The original documents and laws do not go away, they are merely hidden from use. When the Statute concerned expires or is amended or repealed, then the original meanings come back to life.

      I refer you to this post to assist in explaining.
      http://parker-joseph.com/pjcjournal/common-law-vs-statutes/

      • david says:

        Thanks for the comment IPJ and Ihave suggested Sean O’Hare returns to read it and your kind link.

  3. Sean O'Hare says:

    @DP111

    Good question! The Chartists achieved success using the MSM. The Harrogate Agenda will have to rely on the this and other blogs.

    • david says:

      I will respond to other comments shortly but, initially, how we respond is by using technology. This is best explained by an old story:

      “I was visiting my son last night when I asked if I could borrow a newspaper. ‘This is the 21st century, old man,’ he said. ‘We don’t waste money on newspapers. Here, you can borrow my iPod.’

      I can tell you, that bloody fly never knew what hit it……”

  4. Magna Carta is the correct way to create a declaration of human rights, which is why the government has spent the last 800 years trying to hide it from view… However, as it was an agreement between the people (or an important segment of the people) and those that have set themselves up as rulers (by whatever means), there is nothing that our rulers can legally repeal without our say so… WHATEVER THEY MIGHT CLAIM.

    The whole point of such a document, is that it is beyond the reach of kings and prime mincers because it is directed AT THEM, it is a list of WHAT THEY CANNOT DO, as opposed to a “human rights declaration” which is framed by government and it tells the people WHAT THEY CAN DO… A completely different and odious thing.

    Anyway, I am sure we all know this…

  5. Robin says:

    Due To An Administrative Error .

    Who made the error ? How ?

    If anyone thinks this is unimportant , they dont deal enough with The Powers That Be .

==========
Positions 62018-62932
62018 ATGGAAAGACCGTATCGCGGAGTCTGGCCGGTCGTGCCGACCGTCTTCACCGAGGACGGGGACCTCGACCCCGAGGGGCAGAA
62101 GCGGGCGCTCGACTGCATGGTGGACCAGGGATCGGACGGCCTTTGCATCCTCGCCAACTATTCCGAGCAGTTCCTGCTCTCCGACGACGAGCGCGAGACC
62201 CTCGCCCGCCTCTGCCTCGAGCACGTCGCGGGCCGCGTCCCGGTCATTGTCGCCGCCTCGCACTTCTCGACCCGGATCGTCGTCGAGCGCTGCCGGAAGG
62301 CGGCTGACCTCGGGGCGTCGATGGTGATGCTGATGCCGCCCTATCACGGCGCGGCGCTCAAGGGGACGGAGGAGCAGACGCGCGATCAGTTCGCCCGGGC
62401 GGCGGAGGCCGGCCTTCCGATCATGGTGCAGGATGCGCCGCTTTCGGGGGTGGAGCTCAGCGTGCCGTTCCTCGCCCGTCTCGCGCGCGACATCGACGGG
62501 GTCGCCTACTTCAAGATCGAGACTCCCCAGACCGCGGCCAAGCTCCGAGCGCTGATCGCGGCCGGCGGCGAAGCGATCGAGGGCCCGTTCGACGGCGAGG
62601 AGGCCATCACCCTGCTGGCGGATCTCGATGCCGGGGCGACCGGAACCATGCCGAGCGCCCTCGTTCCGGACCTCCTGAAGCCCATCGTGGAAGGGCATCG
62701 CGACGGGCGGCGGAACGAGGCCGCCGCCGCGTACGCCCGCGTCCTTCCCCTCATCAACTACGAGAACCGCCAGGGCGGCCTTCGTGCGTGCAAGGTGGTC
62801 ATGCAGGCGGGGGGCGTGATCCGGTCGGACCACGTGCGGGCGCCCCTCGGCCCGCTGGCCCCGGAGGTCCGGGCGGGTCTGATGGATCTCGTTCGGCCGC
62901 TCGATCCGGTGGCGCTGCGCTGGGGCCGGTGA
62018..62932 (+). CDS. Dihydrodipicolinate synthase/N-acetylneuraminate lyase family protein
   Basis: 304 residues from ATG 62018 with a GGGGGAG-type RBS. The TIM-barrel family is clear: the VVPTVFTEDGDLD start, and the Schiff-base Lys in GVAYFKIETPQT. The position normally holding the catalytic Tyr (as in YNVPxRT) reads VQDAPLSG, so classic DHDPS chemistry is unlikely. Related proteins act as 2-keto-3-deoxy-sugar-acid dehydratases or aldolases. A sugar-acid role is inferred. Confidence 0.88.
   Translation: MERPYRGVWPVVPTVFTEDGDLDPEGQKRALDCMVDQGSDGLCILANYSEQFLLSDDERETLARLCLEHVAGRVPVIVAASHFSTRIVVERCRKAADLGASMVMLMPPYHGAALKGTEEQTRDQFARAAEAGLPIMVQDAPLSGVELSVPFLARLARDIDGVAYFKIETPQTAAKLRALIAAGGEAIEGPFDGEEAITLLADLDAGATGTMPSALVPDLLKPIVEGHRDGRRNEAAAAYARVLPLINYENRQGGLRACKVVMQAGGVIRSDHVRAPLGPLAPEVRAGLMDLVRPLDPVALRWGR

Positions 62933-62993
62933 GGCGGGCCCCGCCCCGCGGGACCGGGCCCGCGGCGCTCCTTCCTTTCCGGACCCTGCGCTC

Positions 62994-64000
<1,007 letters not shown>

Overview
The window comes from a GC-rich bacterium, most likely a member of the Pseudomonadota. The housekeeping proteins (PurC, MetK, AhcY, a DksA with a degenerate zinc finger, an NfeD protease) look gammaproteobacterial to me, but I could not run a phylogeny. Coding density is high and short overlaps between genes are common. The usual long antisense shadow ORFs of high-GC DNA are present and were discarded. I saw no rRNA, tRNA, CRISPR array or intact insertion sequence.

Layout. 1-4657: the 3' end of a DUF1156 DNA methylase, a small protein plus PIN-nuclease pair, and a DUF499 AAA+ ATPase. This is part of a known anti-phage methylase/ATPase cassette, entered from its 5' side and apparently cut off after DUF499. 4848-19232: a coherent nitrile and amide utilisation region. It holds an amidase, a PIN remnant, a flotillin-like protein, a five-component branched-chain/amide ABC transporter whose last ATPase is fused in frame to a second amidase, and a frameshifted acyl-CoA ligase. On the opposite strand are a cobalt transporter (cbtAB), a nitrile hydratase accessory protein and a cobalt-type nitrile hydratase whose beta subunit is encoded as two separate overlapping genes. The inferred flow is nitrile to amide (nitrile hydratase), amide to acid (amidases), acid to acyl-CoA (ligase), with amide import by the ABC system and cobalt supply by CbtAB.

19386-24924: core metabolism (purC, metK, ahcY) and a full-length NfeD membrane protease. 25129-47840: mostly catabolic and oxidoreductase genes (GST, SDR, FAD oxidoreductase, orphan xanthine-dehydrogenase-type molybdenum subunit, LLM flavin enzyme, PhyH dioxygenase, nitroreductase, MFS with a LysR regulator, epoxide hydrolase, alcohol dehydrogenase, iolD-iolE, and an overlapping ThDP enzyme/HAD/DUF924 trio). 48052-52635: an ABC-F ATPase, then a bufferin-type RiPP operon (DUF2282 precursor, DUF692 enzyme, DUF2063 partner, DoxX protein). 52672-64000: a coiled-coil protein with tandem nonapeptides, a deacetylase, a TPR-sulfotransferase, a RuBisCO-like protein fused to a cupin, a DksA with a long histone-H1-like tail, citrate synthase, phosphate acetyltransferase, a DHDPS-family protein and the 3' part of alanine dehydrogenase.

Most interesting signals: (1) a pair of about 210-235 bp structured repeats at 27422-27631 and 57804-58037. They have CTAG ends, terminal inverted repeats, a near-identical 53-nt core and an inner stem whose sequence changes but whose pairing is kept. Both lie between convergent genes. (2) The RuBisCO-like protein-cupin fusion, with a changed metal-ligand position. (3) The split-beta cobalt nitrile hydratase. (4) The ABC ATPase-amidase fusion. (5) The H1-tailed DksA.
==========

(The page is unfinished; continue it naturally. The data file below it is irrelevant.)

So the name . Position . Responsibility . ?

    • david says:

      Robin, I have been to bed and also partaken of a fair amount of ‘Scotland’s Finest’ -your comment re Who and How refers to…….?

  6. Robin says:

    Is that Dhalwhinnie stuff ?
    Seriously ,
    Who mislaid the correspondence ?

    Can we have democracy , direct,representative or whatever , if bureaucrats can play games ? And /or act in a conspiratorial fashion , roping in any elected person to pursue their own agenda ?
    It doesn`t even have to be a really sinister agenda , such as the FCO wanting us to be subsumed into the EU . Avoiding work that doesnt give them any benefits , or covering up their ineptitude are enough to to stymy democracy .

  7. david says:

    “Is that Dhalwhinnie stuff ? Seriously , Who mislaid the correspondence?”

    What?

    It matters not what bureaucrats/civil servants have as their agenda and thus attempt to ‘influence’ the political mind – if we the people don’t like the ideas being proposed we can call a halt.

    What is it about the basics of direct democracy that you do not understand?

    Apols if I have misunderstood your comment – suffered a self-inflicted surfeit of Scotlands Finest this evening…….

  8. Robin says:

    You cannot have proper democracy if public sevants sabotage the democratic process .
    How do you call a halt ?

    Again How do you call a halt ?

  9. david says:

    Robin, I will respond when I am more ‘capable’ – see comments on other posts regarding ‘Scotland’s Finest’ – but I have to say that initially you have not been following the discussion!

    ‘A demain’ as our nearest neighbours are wont to say…..

  10. Robin says:

    No Im not following the discussion . I`m adding to it an important bit about people power and direct democracy .
    It`s not just about “influence ” of politicians .
    Although , bye the bye , remember the saying He Who Has The Ear Of the Prince Becomes His Mouthpiece . An important aside to government .